The Caboteria / Tech Web / EmacsTips (27 Jan 2014, TobyCabot)
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Emacs is more than an editor - it's a lifestyle. I spent years using vi but have fairly recently started to make the investment to join the cult. I prefer emacs to IDE's because I feel that the investment in time that I spend learning it will be more likely to pay off because emacs has been around for a long time and will continue to be around for a long time. Also, more of the smartest people I've worked with have used emacs than all other development environments combined (although lately Eclipse is gaining).

Packages - here's a great idea; a package manager for emacs (like cpan for perl): http://tromey.com/elpa/

C style - p.322 M-x c-set-style GNU|K&R|BSD|Stroustrup|Whitesmith|Ellemtel Vovida code appears to use Stroustrup.

Tabs - to replace tabs with spaces mark a region then M-x untabify (M-x tabify goes the other way). Useful variables related to tabs are

You can embed these commands in a comment on the first line of a file. Let's say you want to interact with files created by people using Eclipse with its completely retarded default config of hard 4-character tabs. Just make sure that this text is somewhere on the first line of the file, either inside a /* ... */ or after a //:

-*- indent-tabs-mode: t; tab-width: 4 -*-

Ant - to use ant instead of make to compile programs inside emacs, you'll want to run ant with the -emacs flag which makes the output more plain but allows emacs to find error messages. The easy way to do this is to add (custom-set-variables '(compile-command "ant -emacs")) to your .emacs file.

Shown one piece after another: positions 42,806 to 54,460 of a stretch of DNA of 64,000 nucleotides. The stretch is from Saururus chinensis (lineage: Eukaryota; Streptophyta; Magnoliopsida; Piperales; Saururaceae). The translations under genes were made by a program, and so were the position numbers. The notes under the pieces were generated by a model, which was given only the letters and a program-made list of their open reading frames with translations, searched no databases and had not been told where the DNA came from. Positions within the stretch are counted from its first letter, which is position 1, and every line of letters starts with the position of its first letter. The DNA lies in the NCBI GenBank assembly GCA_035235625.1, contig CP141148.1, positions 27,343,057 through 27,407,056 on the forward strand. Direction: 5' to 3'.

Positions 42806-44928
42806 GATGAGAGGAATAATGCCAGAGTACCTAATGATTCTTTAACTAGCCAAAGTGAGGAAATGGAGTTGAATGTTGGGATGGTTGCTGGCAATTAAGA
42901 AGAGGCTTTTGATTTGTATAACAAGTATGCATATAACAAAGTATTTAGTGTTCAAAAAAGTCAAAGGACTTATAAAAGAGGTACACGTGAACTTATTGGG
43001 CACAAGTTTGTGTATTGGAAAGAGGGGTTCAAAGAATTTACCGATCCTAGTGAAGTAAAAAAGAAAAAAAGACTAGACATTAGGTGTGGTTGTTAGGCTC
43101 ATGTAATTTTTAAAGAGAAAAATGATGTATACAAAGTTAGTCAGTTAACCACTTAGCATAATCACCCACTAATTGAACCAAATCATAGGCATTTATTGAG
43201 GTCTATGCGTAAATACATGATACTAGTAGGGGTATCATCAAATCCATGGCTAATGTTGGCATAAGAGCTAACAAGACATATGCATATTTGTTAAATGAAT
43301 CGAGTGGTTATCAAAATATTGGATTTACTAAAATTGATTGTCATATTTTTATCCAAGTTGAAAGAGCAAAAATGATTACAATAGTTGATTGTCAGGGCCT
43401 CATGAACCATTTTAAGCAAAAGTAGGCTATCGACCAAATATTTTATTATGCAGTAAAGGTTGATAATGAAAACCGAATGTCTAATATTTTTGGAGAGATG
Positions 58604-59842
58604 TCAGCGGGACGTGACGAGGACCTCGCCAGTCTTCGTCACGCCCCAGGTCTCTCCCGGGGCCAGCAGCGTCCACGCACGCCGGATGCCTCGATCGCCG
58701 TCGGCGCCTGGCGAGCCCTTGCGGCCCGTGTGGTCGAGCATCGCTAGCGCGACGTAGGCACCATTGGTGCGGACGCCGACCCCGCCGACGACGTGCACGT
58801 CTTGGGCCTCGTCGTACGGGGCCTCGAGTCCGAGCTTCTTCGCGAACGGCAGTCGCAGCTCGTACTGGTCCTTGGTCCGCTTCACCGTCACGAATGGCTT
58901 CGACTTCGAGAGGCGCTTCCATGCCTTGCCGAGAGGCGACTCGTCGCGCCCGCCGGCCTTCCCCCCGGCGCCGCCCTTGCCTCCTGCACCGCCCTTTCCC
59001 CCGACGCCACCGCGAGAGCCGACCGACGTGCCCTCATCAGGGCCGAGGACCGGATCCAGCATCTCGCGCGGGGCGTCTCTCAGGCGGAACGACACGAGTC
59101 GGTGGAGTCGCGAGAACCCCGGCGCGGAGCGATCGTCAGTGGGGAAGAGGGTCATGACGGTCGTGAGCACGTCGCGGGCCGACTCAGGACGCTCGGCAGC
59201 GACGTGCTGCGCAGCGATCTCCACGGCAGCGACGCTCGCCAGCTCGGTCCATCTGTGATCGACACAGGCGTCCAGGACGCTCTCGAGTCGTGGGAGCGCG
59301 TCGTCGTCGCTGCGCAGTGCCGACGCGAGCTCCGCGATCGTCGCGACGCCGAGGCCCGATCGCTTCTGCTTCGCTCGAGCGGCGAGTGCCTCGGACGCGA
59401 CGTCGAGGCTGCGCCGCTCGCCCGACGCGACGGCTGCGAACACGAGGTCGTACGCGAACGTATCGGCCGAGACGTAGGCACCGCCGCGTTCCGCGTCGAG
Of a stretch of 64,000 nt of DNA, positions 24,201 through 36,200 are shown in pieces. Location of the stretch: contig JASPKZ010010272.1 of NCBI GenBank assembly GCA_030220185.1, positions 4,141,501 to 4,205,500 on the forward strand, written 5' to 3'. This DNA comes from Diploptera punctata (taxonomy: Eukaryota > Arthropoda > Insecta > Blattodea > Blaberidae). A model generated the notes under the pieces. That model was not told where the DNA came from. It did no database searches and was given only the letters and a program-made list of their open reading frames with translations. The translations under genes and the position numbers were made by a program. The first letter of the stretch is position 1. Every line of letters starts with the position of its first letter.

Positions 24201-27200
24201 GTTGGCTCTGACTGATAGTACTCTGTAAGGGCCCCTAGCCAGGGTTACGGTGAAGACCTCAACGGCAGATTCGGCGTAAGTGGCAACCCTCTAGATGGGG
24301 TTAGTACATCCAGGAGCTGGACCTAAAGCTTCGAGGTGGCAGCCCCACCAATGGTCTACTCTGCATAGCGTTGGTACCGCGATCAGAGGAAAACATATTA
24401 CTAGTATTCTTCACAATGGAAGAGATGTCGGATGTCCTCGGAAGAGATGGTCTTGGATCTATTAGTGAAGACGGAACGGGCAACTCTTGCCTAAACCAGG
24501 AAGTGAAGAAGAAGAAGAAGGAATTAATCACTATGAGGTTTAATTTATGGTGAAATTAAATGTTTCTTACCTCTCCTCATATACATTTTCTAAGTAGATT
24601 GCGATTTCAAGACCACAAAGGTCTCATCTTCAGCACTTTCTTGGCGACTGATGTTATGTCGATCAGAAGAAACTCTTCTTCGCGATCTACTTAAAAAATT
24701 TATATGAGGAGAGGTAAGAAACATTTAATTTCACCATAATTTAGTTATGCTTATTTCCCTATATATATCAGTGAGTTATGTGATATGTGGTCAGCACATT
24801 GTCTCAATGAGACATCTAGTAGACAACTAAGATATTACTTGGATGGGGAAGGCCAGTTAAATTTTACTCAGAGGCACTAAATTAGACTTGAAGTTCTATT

Compiling - M-x compile, then C-x ` (i.e. back-tick) to go to the next error.

Code Browsing - http://ecb.sourceforge.net/ I haven't played with this package yet but it looks good

Java - a good integrated development environment for Java is JDEE at http://jdee.sourceforge.net/. It's not that easy to install (it has lots of dependencies).

SQL - yes, there's a mode for editing SQL queries: http://www.pezaris.com/sql-mode/

DOS - If you have to edit DOS files (which is likely if you program for a living wink ) then Emacs works very well indeed. You can use it to translate into DOS or Unix format : C-x RET f unix RET or C-x RET f dos RET (don't forget to save the file after you do). For more info see the manual.

XSLT - http://xslt-process.sourceforge.net/

Mac - there are a few places to get emacs for the mac:

Windows - http://ftp.gnu.org/gnu/emacs/windows/
FAQ - http://www.gnu.org/software/emacs/windows/index.html

you can use cygwin's bash as a shell within emacs by putting c:\cygwin\bin in your windows path before running emacs. this link might also help.

Tips - http://wttools.sourceforge.net/emacs-stuff/package.html
http://www.emacswiki.org/cgi-bin/wiki/EmacsNiftyTricks
http://news.slashdot.org/article.pl?sid=08/11/07/0533222
http://emacsrocks.com/

Emacs Starter Kit - http://www.emacsblog.org/2008/12/05/emacs-starter-kit/

Emacs Snapshot for Debian - http://emacs.naquadah.org/

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Unknown file formatemacs .emacs manage 2.7 K 29 Sep 2003 - 11:51 TobyCabot .emacs file for Windows emacs
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